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Every year, there are about 7 million new cases of cancer worldwide, and the number is growing. It is estimated that starting in 2020, one in two people will be affected by a form of cancer, becoming the leading cause of death in industrialized countries. In Romania, 70,000 new cases of cancer are diagnosed every year.


Even if all cancers are of genetic origin (due to the accumulation of mutations in genes that are involved in the control of normal cell division), 10-15% of cancers are hereditary (inherited from one generation to another). Hereditary cancers affect many members of the same family, both men and women, and most often have an onset at a young age.


Oncological genetic counseling is a process of communication between the geneticist and the patient, which discusses the problems associated with oncological genetic syndromes and is addressed to individuals and families for whom there is a suspicion of a predisposition to a cancer syndrome or those in need of targeted molecular therapies. on specific genetic testing.


It is estimated that 10-15% of all tumors are caused by inherited genetic alterations (germline or constitutional mutations) and thus give the wearer a significantly increased risk of developing cancer compared to the general population. Thus, identifying individuals at risk for hereditary cancer is very important for the following reasons:

Individuals with pathogenic mutations have a much higher relative cumulative risk of developing cancer compared to the general population;
Other relatives of the affected individual may also be at risk;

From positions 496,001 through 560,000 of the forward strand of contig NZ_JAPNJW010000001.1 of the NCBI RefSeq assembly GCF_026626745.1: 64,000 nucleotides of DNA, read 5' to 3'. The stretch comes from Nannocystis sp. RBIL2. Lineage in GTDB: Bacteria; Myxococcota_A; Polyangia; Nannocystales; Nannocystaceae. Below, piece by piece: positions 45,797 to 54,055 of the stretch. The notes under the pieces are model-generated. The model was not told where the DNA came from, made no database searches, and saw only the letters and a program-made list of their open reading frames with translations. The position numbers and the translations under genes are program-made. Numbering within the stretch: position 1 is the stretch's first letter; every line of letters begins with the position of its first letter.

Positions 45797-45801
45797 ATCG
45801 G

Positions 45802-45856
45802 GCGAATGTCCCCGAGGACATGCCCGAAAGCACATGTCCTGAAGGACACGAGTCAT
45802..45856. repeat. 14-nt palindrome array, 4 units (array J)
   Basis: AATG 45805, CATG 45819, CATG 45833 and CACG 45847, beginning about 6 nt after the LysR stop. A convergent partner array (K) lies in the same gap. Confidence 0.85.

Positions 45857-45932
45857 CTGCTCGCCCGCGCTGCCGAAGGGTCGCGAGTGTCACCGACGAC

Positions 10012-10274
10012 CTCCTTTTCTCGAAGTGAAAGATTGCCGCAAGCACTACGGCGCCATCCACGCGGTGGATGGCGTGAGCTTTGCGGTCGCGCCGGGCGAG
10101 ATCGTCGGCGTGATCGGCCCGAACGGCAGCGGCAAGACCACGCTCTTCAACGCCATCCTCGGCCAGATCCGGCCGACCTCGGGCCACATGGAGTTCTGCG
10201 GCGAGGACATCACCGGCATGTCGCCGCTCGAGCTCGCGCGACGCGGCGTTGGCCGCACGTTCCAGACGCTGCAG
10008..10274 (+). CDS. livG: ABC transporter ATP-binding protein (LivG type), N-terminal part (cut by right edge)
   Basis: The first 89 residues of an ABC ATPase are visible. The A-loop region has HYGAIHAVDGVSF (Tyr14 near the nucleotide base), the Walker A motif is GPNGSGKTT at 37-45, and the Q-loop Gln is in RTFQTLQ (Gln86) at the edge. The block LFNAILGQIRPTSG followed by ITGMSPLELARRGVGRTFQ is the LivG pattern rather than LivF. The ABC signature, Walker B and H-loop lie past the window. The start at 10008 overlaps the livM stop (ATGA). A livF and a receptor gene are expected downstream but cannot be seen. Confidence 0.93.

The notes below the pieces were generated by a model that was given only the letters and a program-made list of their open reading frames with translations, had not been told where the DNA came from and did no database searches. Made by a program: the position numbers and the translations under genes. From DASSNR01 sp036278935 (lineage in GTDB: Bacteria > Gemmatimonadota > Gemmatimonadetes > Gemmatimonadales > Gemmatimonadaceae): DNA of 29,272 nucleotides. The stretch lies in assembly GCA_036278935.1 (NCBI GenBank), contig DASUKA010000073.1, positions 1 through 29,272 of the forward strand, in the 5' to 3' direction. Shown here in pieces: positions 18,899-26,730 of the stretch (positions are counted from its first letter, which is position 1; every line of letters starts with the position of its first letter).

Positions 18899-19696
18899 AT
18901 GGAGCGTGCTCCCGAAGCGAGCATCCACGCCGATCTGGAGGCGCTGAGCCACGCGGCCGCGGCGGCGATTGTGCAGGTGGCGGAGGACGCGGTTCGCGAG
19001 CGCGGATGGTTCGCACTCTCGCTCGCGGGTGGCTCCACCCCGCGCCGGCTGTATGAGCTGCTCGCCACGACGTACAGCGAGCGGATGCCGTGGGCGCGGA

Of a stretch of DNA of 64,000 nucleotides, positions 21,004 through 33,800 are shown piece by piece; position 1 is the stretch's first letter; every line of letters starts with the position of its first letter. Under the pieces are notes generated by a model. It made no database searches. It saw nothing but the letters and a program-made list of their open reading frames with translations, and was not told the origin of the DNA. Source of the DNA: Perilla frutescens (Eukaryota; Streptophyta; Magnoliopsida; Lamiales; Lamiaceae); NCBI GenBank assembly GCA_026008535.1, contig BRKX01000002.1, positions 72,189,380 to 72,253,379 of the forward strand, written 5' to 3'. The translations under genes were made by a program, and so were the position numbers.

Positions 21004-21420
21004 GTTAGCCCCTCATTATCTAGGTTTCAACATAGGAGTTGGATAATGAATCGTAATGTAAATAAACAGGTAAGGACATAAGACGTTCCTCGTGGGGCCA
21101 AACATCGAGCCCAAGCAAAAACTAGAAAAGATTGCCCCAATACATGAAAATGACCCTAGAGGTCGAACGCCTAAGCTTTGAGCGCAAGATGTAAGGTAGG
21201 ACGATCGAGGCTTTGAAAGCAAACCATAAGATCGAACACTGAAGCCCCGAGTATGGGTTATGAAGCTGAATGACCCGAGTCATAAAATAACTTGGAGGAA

The identification of people at high oncological risk allows the recommendation of intensive screening measures and prophylactic interventions (prophylactic medication and surgical prophylaxis) and which significantly reduce the risk of developing cancer.


The evolution of molecular genetics in the last 2 decades has made it possible to develop a wide range of investigations to identify mutations specific to hereditary cancers. These are recommended and interpreted by the geneticist, who then informs the patient about the likelihood of an individual genetic predisposition to cancer.

The test uses state-of-the-art sequencing technology (NGS) and includes all genes involved in cancer with a hereditary genetic component.


The support provided by the Oncogenetics team is crucial to identify individuals at risk and to develop prophylactic recommendations, customized for each situation and implicitly offers a multidisciplinary approach. Individuals carrying pathogenic mutations for hereditary cancers will enter a screening program according to current oncological protocols to reduce as much as possible the risk of developing neoplasia, the possibility of diagnosis and treatment at an early stage, curable, and possible relatives. carrier of hereditary genetic defect.